The patient presented in this case was an 83-year-old female who was referred to our department for a detailed examination and treatment of a diabetic foot. She had history of treatment with continuous oral steroid therapy (8 mg/day) for polymyalgia rheumatica (PMR), insulin therapy (NovoRapid 30 Mix: 8 units in the morning and 2 units in the evening), and oral treatment with acarbose (100 mg, 3T) for diabetes. Although she did not complain of abdominal fullness or pain, a routine abdominal X-ray revealed free air below the diaphragm and noticeable gaseous distention in the ascending and transverse colon. Abdominal CT demonstrated dilatation, mesenteric edema, and diffuse pneumatosis intestinalis throughout the ascending and transverse colon. A diagnosis of pneumatosis cystoides intestinalis (PCI) was made based on these findings. As the α-glucosidase inhibitor (α-GI) was suspected to be the cause of the PCI, we administered conservative treatment, discontinuing acarbose with fasting and fluid supplementation. The patient progressed well, and 3 weeks later, an abdominal X-ray and CT scan confirmed the disappearance of the pneumocystis lesions in the colon. With the recent rise in the number of elderly individuals and increased awareness of PMR, the number of reported patients with PMR receiving steroid therapy in Japan has increased. Therefore, the incidence of PMR among elderly patients with diabetes mellitus receiving α-GI and steroid therapy is anticipated to increase in the future. Hence, PCI should be carefully assessed as a possible complication and the gastrointestinal tract should be investigated in such patients.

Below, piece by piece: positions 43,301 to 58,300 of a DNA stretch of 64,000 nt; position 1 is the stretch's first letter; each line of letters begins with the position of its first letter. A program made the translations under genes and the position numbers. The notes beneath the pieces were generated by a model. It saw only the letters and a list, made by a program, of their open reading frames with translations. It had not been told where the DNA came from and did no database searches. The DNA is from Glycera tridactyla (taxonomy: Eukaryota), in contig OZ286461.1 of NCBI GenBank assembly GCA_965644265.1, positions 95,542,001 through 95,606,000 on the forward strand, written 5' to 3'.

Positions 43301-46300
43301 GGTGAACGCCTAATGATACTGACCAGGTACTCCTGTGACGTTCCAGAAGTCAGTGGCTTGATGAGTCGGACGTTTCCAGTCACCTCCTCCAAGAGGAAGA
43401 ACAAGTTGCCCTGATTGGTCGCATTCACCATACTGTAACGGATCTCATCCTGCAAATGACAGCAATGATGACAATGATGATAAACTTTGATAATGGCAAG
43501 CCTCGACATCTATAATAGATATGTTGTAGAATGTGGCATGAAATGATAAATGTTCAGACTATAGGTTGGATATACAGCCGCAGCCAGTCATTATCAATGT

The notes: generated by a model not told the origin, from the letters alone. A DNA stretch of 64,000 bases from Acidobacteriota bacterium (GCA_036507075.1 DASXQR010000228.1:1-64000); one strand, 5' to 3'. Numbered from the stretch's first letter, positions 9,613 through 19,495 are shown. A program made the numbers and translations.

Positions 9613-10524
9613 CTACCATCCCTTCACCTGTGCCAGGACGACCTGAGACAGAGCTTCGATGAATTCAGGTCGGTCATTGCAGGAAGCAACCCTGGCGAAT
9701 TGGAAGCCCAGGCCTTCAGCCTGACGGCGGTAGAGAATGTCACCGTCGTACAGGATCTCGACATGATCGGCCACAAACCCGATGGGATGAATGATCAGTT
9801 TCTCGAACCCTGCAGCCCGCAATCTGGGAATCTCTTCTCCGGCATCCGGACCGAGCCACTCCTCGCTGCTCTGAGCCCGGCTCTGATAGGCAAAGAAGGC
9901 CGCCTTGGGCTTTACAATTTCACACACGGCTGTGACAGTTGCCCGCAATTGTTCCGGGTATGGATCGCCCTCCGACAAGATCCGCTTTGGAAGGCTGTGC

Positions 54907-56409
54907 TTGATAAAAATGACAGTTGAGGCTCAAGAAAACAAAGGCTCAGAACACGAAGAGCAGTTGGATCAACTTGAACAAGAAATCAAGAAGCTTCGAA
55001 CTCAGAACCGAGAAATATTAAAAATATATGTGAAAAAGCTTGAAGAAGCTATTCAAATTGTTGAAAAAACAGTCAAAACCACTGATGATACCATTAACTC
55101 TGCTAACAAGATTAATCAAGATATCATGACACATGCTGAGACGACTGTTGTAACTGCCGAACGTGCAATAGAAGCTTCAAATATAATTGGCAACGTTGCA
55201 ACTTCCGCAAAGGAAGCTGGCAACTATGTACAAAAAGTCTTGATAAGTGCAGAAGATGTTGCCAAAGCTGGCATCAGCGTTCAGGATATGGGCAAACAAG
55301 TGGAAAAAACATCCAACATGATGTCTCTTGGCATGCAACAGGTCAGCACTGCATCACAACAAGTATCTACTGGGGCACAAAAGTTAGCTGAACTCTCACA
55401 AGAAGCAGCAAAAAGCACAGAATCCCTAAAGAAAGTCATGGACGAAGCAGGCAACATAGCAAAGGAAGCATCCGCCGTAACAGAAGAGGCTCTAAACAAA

All Science Journal Classification (ASJC) codes
- Internal Medicine
- Endocrinology, Diabetes and Metabolism